The Midtown Community Works Partnership is a public-private partnership formed to guide the redevelopment of the Midtown Greenway-Lake Street corridor in south Minneapolis. Hennepin County, the City of Minneapolis, and the Metropolitan Council formed this partnership to provide leadership, integrate planning, and mobilize resources for this corridor.
The MCW Partnership provides a forum to coordinate a wide array of public and private investments. We focus on projects that have community support and seek to enhance economic vitality, improve connections to the local and regional transit systems, and improve the surrounding neighborhoods.
Hennepin County Commissioners
Commissioner Marion Greene
Mayor of Minneapolis
Mayor Jacob Frey
Minneapolis City Council Members
Council Member Alondra Cano
Council Member Lisa Bender
Council Member Andrea Jenkins
Council Member Abdi Warsame
Midtown Greenway Coalition
Wells Fargo Bank
Janet Lee Olson, Regional Property Manager
Council Member Alondra Cano, Commissioner Marion Greene
Past chairs include: Commissioner Peter McLaughlin, Hennepin County; Commissioner Gail Dorfman, Hennepin County; David Orbuch, President, Phillips Eye Institute; and Jim Campbell, Chairman and CEO, Wells Fargo (retired)
The MCW Partnership is comprised of top executives of prominent corporations and non-profit institutions, the Mayor of Minneapolis, and various elected officials from the Minneapolis City Council, Hennepin County Board of Commissioners, and the Metropolitan Council.
These Partners have committed themselves to unifying public policy around a common vision for the Midtown Greenway-Lake Street Corridor and mobilizing the public and private investments necessary to implement the vision. They realize that in order to sustain this renaissance, they must create a path for targeted public and private investment within the Lake Street Midtown Greenway Corridor.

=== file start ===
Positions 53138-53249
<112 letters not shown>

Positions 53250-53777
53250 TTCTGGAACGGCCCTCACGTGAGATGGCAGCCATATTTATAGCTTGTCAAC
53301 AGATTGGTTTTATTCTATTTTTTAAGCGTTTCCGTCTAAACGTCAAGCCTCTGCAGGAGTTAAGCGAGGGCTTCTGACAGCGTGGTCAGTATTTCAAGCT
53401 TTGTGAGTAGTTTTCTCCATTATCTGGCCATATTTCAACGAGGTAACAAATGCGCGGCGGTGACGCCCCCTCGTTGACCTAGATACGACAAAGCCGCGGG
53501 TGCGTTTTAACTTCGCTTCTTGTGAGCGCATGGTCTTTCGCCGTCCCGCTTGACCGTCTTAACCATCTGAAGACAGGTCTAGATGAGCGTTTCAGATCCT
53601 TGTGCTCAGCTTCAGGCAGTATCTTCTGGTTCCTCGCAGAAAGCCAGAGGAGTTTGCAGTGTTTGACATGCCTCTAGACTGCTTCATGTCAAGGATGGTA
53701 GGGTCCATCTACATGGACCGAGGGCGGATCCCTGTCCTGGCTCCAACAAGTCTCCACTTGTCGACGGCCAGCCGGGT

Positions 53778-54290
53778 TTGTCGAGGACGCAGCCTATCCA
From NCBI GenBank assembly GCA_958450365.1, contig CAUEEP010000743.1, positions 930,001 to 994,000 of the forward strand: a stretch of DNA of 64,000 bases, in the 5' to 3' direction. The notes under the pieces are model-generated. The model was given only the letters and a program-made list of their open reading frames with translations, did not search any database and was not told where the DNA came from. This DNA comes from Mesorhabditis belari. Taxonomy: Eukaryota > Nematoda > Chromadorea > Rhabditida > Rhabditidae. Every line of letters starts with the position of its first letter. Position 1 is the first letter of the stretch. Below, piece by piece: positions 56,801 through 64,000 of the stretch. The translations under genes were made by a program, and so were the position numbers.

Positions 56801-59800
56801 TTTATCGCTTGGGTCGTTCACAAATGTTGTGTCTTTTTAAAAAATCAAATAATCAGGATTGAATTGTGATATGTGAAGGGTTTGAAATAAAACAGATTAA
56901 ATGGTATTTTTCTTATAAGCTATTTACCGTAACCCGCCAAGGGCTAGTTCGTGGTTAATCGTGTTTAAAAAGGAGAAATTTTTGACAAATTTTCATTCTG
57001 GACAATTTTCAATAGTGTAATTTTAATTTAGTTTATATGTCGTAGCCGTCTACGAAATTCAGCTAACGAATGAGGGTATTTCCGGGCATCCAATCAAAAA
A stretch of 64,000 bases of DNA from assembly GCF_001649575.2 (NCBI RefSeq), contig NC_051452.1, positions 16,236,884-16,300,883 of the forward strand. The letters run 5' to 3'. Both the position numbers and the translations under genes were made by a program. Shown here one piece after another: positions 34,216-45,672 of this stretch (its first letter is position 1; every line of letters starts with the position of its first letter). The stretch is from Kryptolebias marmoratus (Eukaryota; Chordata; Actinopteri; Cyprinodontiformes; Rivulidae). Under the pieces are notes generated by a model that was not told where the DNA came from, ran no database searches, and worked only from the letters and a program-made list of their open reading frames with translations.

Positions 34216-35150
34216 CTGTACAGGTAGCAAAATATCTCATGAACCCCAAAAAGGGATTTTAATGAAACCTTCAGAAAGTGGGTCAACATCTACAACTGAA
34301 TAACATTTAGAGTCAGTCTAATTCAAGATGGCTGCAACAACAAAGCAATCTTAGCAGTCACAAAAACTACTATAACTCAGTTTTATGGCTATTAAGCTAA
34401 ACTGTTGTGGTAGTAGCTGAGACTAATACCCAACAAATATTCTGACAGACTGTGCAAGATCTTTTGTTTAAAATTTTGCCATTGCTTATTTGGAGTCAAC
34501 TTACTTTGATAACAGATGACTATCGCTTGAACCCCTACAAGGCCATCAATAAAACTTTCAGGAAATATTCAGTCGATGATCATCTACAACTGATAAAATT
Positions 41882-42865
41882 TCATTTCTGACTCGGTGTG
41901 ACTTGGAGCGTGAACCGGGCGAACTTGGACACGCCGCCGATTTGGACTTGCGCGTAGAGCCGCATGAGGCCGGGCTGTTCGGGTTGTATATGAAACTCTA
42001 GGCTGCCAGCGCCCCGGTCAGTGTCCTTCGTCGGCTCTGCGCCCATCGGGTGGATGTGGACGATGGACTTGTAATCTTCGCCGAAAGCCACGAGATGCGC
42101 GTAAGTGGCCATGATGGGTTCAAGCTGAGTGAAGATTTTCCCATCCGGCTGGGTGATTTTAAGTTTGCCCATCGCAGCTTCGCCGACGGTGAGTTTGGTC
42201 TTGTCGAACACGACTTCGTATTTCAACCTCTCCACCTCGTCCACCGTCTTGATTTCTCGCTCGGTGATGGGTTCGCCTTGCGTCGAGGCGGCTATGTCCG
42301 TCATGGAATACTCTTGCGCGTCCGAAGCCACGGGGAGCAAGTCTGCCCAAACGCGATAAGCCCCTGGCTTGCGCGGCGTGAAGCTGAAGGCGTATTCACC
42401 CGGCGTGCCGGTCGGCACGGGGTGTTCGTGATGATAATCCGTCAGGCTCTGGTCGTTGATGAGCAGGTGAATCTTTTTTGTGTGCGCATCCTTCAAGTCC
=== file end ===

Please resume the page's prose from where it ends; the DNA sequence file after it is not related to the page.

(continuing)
The Midtown Community Works Partnership was created in January 1998 by leaders in the community who realized that while a renaissance of south Minneapolis was underway, a largely neglected, yet extremely valuable area of the city had been overlooked--the 29th Street rail trench that is now transformed into the Midtown Greenway. As discussion among these influential leaders progressed, a vision of an economically, socially, and environmentally revitalized corridor emerged.
At the core of this revitalization effort is the significance of place. The focus of the project is on 'placemaking and connections,' with the goal being to create an environment for both existing neighborhoods and new development opportunities that attaches a high value on the public realm. It is about developing places that encourage a strong sense of community and are unique, identifiable and memorable.
Successful revitalization of the corridor will be dependent upon three essential and interdependent components: a multi-modal transportation system, open space and infrastructure improvements, and mixed-use compact development.